Rural round-up

November 21, 2013

Canterbury dairy farms under fire – Annabelle Tukia:

Canterbury dairy farmers are under fire after a new report found almost a third of farms in the region weren’t complying with consenting rules.

Environment Canterbury’s regional dairy report identified 68 farms with major issues – a discovery environmental group Fish and Game is calling a disgrace.

Canterbury farmer Vaughan Beazer runs one of the region’s 717 fully compliant dairy farms. He says he prides himself on having a farm that’s clean and green.

“We live on the land, we don’t just bypass it and go look at this pretty little paddock […] We look at and that is our livelihood, that is our environment, it’s our inheritance and what we’ll bequeath to our children… it is everything to us.”

But Environment Canterbury’s latest dairying report proves not every farmer shares Mr Beazer’s view.

It monitored almost 1,000 farms, and more than 70 percent were fully compliant. But one third of them didn’t meet the grade, and 68 farms had major non-compliance issues. . .

Lost in translation – Willy Leferink:

Being a Dutch-Kiwi I have come to accept that things don’t always come out as expected.  Some things can get lost in translation between what you say and what people think you said.

I put reports I got of a speech made to a business audience in Auckland by Fonterra CEO, Theo Spierings, into that category.  Being a compatriot of mine, I know Theo holds the Kiwi dairy industry in high esteem and not just for our productivity, but for the way we manage environmental matters inside the farm gate.

What has been lost in translation is the conversation relating to Fonterra’s environmental performance as a company and not the whole cooperative.  What was reported is that Fonterra isn’t doing anything about the environment when Theo said that Fonterra did not have the environment as an overall part of its strategy. Theo pointed out that our European competitors had upwards of a decade’s march on Fonterra.  What was lost in translation is that the European processors were forced to do this because of draconian regulation in order to help their shareholders out.  As companies, they have moved to get a lot closer to their consumers and we can learn from that. . . .

Vege growers concerned about co-op – Alan Wood,

Some shareholders in large vegetable distribution co-operative MG Marketing are upset the co-op has started to grow vegetables in competition with them.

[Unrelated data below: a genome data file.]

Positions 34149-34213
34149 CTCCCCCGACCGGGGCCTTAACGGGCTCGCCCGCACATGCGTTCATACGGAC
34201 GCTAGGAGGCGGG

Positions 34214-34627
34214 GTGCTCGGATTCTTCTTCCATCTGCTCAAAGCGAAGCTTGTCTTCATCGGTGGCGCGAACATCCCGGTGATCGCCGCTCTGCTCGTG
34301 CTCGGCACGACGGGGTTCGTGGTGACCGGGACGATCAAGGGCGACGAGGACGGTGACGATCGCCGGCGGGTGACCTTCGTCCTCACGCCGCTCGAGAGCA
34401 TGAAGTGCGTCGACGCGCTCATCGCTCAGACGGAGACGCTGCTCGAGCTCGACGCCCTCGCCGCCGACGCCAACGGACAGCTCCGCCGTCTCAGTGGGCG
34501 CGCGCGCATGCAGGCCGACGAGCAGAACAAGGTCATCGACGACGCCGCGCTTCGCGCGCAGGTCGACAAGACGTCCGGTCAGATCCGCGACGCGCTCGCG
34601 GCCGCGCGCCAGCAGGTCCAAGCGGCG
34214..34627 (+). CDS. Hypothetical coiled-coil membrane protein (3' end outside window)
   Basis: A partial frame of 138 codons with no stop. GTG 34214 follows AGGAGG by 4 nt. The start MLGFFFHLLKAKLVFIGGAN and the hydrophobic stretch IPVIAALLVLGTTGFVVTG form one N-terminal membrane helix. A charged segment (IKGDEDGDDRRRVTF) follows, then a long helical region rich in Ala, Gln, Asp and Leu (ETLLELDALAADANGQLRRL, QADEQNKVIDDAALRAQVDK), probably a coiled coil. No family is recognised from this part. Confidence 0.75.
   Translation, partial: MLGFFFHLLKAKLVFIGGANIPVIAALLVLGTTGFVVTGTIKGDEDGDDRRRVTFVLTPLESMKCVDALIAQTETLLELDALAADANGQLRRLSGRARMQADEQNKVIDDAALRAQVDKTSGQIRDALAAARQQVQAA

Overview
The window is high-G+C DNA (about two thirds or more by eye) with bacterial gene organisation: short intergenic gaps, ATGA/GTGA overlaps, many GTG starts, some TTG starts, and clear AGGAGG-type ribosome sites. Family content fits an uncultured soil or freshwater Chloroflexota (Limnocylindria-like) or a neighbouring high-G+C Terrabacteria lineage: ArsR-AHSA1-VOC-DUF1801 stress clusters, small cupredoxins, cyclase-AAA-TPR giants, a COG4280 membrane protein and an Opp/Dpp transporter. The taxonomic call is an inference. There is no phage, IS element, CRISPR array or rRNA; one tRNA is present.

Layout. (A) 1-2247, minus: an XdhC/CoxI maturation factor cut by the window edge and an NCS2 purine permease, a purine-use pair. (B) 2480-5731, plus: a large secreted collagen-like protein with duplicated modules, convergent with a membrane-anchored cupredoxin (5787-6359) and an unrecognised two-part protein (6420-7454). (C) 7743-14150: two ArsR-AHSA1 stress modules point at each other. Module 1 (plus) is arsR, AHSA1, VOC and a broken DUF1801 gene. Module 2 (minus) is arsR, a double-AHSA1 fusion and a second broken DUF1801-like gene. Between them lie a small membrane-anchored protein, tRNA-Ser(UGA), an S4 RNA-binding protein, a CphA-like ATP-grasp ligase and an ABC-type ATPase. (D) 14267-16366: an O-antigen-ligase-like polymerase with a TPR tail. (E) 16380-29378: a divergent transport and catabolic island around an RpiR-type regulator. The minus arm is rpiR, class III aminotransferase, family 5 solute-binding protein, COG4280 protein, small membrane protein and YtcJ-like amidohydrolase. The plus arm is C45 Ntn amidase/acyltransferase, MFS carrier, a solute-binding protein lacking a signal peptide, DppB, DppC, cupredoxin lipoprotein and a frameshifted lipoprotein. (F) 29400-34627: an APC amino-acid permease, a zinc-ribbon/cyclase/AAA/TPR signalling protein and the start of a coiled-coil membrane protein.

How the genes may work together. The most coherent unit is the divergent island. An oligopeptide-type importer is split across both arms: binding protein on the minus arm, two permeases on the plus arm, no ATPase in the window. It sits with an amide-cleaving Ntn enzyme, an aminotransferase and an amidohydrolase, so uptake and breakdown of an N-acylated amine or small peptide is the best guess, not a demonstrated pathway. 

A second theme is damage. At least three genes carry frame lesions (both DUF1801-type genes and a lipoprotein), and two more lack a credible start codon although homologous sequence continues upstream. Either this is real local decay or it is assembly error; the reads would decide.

The “producer in its own right” role taken on by MG Marketing could financially harm the growers it represents, growers representatives said.

MG Marketing is the trading name of Market Gardeners Ltd, one of New Zealand’s biggest co-operative companies specialising in growing and distributing fresh produce. It has run for more than 90 years and competes against the likes of Turners & Growers.

Max Lilley, former chairman and president of the NZ Vegetable and Produce Growers’ Federation and now retired, said the co-operative was making the wrong decision by apparently buying into some vegetable and produce operations. . .

Keep it clean to keep New Zealand clean:

Federated Farmers has joined with the National Pest Control Agencies to promote farmgate biosecurity with a hygiene guideline and logbook for farm machinery called “Keep it Clean.”

“Machinery movements pose a persistent high risk in pest spread,” says Dr William Rolleston, Federated Farmers Biosecurity spokesperson.

“Soil on a bulldozer in Canterbury was found to contain seeds from at least 73 different species and there are at least 80 pest species known to be typically moved by machinery.

“The pastoral sector is facing the spread of pest plants like Chilean needle grass while trying to contain pest insects, like the Great White Cabbage Butterfly. . .

Federated Farmers’ simplify hiring migrants:

Federated Farmers has produced a practical all in one electronic document to help dairy farmers to navigate and simplify the process for dairy farmers to hire migrant workers.

“While we would love to hire capable kiwi workers, there is a shortage of kiwis willing to do the work because there is a common misperception that agriculture is a low paid and low skilled career,” says Willy Leferink, Federated Farmers Dairy Chairperson.

“To help farmers fill this gap with capable and available migrant workers, we have put together one simple document so that employers can follow the immigration process without the headache. . .

Hunters get voice with new Game Animal Council:

Hunters of deer, tahr, chamois and wild pigs will now have a say in their recreation with today’s passage by Parliament of the Game Animal Council Act 69 votes to 51.

“The establishment of the Game Animal Council Act is great news for tens of thousands of New Zealanders who hunt. It enables them to join mountaineers, trampers, game bird hunters, and trout and salmon fishers in having a statutory voice into the management of their recreation on public conservation land,” Conservation Minister Dr Nick Smith says.

The Game Animal Council Act establishes an independent statutory body to give greater representation to the interests of recreational hunters. Key functions of the council include advising and making recommendations to the Minister on hunting issues, providing information and education to the sector, promoting safety initiatives, conducting game animal research, and undertaking management functions for designated herds of special interest.  . . .

Beef + Lamb New Zealand Calls For Director Nominations:

Beef + Lamb New Zealand Ltd (B+LNZ) is calling for nominations to fill two farmer-elected director positions on its board.

They are for the Eastern North Island and Southern South Island, where both positions will be vacant due to the current directors not seeking re-election.

B+LNZ Chairman and Eastern North Island Director, Mike Petersen has served on the B+LNZ board since 2004. Southern South Island Director, Leon Black is also standing down, having served on the board since 2008.

Nominations to fill these vacancies need to be made to the B+LNZ Returning Officer, Warwick Lampp by 5pm on Friday 20 December. Farmers can call him on 0508 666 336 to get information on how to make a nomination. . .

North Island rural consultants win Farmax Consultant of the Year Awards: